I love these guys. Purple sandpipers are my favorite shorebirds. Let me count the reasons.
One, they’re purple. In an avian world of yellows, blues and reds, these guys go with a color more royal. However, they’re not really purple. They’re more slate-colored with a purplish tinge. That’s no accident. They blend in with the color of wet granite and can magically disappear in the surf zone.
Two, they’re hardy. They breed about as far north in the arctic as any bird can survive, picking little critters out of the seaweed at the water’s edge. On their breeding grounds, they supplement with insects, spiders, berries and seeds in the tundra soils. In Maine, they stay in the seaweed, probing for food even when being doused by surf.
Three, they love Maine. As with many arctic species, they have a circumpolar range. They can be found in Scandinavia, and winter along the Northern European coast. In North America, they winter from Labrador all the way down the Mid-Atlantic coast. Some Canadian breeders even hopscotch over Greenland and Iceland to winter along the coast of Great Britain. But up to half of this continent’s entire population chooses Maine as its winter home.
Four, they’re bold. In general, arctic species don’t recognize humans as threats. They tolerate close approach by people and just about anything that doesn’t look like an arctic fox. And, for reasons I can’t fathom, they seem oblivious to eagles. I’ve watched eagles fly over a flock and the birds didn’t even flinch. I’ve see them foraging on rocks just a few feet away from a perched eagle. They’re the honey badgers of the sandpiper world.
Five, they’re appealingly plump, as if their diet consisted of crustaceans, mollusks and Haagen-Dazs. They are stockier than most shorebirds, looking almost like small pigeons, but with long down-curved bills.
Six, they’re social. It’s rare to see just one. They move around in small flocks, and sometimes big flocks. At high tide when their prey is underwater, they roost on shoreline rocks, moving around just enough to avoid the bigger waves. In fact, that’s the easiest way to find them. Look for a rock with pimples. If it’s cold and windy, focus on the leeward side of shoreline boulders as they huddle out of the breeze.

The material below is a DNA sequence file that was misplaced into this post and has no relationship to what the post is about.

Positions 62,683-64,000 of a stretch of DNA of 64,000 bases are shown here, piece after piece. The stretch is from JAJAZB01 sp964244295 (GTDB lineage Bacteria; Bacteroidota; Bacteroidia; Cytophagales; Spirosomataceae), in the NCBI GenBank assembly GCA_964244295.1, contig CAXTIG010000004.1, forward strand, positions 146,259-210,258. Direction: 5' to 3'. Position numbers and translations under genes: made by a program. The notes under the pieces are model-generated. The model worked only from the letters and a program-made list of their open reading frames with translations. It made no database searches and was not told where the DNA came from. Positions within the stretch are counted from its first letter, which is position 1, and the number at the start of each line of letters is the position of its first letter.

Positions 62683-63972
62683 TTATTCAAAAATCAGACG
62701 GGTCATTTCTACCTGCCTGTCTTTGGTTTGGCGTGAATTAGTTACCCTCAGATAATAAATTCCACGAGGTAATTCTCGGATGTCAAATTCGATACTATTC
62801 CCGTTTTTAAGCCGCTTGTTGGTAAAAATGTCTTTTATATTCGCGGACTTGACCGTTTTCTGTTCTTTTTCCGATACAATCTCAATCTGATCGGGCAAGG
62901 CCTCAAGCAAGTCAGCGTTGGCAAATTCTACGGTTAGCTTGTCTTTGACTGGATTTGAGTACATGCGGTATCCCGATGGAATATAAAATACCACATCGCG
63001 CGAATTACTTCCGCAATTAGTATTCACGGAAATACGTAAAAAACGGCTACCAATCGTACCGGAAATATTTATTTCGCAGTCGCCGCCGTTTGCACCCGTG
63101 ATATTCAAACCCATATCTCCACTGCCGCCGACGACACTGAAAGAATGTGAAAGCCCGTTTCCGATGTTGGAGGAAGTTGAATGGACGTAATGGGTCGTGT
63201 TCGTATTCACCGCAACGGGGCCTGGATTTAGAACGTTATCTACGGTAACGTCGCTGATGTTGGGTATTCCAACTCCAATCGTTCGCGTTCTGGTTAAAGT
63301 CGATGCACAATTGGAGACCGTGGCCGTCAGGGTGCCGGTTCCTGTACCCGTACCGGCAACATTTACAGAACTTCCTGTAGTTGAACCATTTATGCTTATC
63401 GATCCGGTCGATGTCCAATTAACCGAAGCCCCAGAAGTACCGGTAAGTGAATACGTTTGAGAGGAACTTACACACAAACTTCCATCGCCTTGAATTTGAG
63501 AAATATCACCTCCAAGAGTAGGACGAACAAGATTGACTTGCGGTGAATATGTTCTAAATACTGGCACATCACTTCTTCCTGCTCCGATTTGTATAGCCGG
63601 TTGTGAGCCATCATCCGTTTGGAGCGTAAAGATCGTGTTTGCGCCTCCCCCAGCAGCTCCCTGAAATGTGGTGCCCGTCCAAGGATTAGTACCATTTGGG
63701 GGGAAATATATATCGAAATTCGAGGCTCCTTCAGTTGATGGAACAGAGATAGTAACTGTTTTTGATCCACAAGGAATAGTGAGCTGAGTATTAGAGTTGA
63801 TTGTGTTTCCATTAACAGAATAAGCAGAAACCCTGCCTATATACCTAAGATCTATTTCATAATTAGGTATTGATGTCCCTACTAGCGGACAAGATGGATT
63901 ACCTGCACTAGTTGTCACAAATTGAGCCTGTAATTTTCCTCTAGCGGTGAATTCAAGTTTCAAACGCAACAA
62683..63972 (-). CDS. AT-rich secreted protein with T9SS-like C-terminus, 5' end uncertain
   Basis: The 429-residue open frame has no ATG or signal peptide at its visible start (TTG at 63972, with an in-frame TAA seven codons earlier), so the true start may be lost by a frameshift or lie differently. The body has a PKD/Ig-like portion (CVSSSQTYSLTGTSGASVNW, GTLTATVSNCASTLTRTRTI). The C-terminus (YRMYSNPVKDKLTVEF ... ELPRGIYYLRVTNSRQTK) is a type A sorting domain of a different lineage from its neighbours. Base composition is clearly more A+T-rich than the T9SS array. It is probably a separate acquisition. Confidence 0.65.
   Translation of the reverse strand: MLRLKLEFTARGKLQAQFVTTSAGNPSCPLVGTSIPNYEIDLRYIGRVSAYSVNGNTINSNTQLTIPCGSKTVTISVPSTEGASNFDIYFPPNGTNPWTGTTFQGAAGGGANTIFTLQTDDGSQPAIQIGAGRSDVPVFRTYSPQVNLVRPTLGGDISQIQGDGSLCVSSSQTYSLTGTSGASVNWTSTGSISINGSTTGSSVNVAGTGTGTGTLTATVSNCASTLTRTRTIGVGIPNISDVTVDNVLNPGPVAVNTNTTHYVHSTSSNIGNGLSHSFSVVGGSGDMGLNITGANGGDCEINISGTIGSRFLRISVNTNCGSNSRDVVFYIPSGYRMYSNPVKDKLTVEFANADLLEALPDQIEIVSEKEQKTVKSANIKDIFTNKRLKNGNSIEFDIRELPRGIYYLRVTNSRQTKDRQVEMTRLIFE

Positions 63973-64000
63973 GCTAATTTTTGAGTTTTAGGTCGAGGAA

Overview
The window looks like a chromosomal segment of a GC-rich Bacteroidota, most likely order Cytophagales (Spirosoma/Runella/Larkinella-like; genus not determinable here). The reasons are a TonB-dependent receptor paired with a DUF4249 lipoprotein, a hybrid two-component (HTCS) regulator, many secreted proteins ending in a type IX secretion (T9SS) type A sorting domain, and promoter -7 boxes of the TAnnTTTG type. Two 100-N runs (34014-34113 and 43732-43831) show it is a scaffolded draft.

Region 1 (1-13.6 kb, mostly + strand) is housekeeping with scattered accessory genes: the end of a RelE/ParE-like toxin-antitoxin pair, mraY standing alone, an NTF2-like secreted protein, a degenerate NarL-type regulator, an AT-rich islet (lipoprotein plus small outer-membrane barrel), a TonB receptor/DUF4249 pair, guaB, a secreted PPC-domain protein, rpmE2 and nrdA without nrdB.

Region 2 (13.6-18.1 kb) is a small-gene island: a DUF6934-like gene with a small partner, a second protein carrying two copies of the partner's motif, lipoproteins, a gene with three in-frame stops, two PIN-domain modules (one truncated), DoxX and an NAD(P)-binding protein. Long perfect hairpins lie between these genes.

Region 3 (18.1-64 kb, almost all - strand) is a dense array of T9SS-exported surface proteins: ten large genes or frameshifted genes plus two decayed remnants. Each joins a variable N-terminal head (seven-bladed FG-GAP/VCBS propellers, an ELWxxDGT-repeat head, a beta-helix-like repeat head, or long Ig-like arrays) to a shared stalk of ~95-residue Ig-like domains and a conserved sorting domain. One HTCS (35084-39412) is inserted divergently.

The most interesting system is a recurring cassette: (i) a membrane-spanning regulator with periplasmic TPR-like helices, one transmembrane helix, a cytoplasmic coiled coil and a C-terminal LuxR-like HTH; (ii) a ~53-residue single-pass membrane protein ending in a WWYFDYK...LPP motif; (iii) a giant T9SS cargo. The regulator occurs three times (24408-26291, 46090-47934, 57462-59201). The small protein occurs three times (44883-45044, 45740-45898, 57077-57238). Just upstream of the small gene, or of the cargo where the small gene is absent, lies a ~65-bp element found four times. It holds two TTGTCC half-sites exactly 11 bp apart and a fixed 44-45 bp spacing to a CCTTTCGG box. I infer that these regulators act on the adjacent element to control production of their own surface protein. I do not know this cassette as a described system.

Seven, they exhibit high moral character. They are monogamous, and both parents raise the young. In fact, some studies show the male taking most of the responsibility. When danger approaches the chicks, the parents execute a maneuver called the “Rodent Run” to draw off predators. It’s similar to the broken wing display performed by a killdeer, but they raise one wing, fluff their feathers and run while squeaking like a mouse.
Eight, they’re declining. A warming planet and lost habitat have reduced their numbers and put them on watch lists of concern in North America.
Since we have up to half of the North American continent’s purple sandpipers wintering along our shoreline, why do most people not see them? They don’t know where to look. Just about any flock of shorebirds flying in winter will be purples. Some sanderlings winter over, but they confine themselves mostly to the beach. Purple sandpipers stay mostly on the rocks. I’ve seen them on sand only once in my life.
Purple sandpipers love Maine’s rocky coastline, and they can be found from Kittery to Calais. On any winter tour of Acadia National Park, I expect to find them. They particularly like Seawall in Manset and the area around Thunder Hole. On Schoodic Peninsula, they appear on the rocks adjacent to the park loop road, and they huddle in the surf zone at Schoodic Point. You, however, should stay out of the surf zone!
We will see purple sandpipers on a boat trip next month. The Island Heritage Trust in Stonington is chartering the Isle au Haut Ferry for another winter birding adventure on March 26. You’re invited. Harlequin ducks are the chief target, plus all of the other wintering sea ducks, but we’ll see our fair share of sandpipers, too.
This is the fourth year for this exceptional trip, and I’ve discovered that the sandpipers favor certain spots along the route. I know where they are, but I don’t announce it ahead of time. Rather, from a mile away I will squint through my binoculars, announce their presence, and then bask in the glory as people wonder how I could have seen them from so far. I know, I’m devious that way.
Bob Duchesne serves as vice president of Maine Audubon’s Penobscot Valley Chapter. He developed the Maine Birding Trail, with information at mainebirdingtrail.com. He can be reached at email@example.com.